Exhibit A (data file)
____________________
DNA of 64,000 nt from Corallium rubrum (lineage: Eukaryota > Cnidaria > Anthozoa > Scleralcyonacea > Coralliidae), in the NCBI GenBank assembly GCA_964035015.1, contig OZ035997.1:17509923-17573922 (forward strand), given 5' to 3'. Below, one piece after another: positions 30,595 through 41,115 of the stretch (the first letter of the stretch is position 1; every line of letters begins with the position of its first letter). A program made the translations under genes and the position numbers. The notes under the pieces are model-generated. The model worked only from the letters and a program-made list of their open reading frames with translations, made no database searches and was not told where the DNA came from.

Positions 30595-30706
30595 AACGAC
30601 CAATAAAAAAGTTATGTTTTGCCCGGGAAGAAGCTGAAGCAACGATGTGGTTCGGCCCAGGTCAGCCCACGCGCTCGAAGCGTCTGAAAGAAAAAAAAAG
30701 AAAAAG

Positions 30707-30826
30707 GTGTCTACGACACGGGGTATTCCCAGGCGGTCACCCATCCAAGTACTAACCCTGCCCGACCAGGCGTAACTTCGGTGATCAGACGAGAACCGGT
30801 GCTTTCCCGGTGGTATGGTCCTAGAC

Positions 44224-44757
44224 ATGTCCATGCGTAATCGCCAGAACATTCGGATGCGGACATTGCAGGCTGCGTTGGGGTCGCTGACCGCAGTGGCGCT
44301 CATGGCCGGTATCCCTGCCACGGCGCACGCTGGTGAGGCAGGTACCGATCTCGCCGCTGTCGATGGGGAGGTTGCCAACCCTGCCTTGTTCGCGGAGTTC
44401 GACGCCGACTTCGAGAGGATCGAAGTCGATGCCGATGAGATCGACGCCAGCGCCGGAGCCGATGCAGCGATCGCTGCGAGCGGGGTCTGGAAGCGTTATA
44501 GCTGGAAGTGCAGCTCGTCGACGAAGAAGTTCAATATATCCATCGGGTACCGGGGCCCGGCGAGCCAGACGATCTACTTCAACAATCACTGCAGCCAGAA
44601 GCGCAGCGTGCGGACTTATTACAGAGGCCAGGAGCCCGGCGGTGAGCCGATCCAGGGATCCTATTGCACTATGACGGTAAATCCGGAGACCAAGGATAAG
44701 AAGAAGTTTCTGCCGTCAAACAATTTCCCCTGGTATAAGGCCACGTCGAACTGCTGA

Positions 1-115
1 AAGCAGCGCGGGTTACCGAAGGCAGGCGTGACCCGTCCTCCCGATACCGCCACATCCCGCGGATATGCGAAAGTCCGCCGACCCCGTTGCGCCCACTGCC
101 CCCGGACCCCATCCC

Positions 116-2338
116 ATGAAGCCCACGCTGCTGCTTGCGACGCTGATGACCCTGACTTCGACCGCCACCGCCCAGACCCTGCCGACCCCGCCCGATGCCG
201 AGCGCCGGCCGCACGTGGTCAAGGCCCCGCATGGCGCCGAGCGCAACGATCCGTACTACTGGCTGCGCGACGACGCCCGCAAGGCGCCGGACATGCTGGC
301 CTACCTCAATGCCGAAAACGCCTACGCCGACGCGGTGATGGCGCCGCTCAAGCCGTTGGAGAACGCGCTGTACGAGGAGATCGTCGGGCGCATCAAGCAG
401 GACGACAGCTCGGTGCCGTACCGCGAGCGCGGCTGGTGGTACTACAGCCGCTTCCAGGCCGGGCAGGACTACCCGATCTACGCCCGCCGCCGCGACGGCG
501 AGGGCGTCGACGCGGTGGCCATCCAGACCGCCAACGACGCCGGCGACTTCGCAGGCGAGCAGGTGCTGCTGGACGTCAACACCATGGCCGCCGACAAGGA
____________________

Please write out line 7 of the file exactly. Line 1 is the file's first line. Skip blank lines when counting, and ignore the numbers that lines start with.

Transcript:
30707 GTGTCTACGACACGGGGTATTCCCAGGCGGTCACCCATCCAAGTACTAACCCTGCCCGACCAGGCGTAACTTCGGTGATCAGACGAGAACCGGT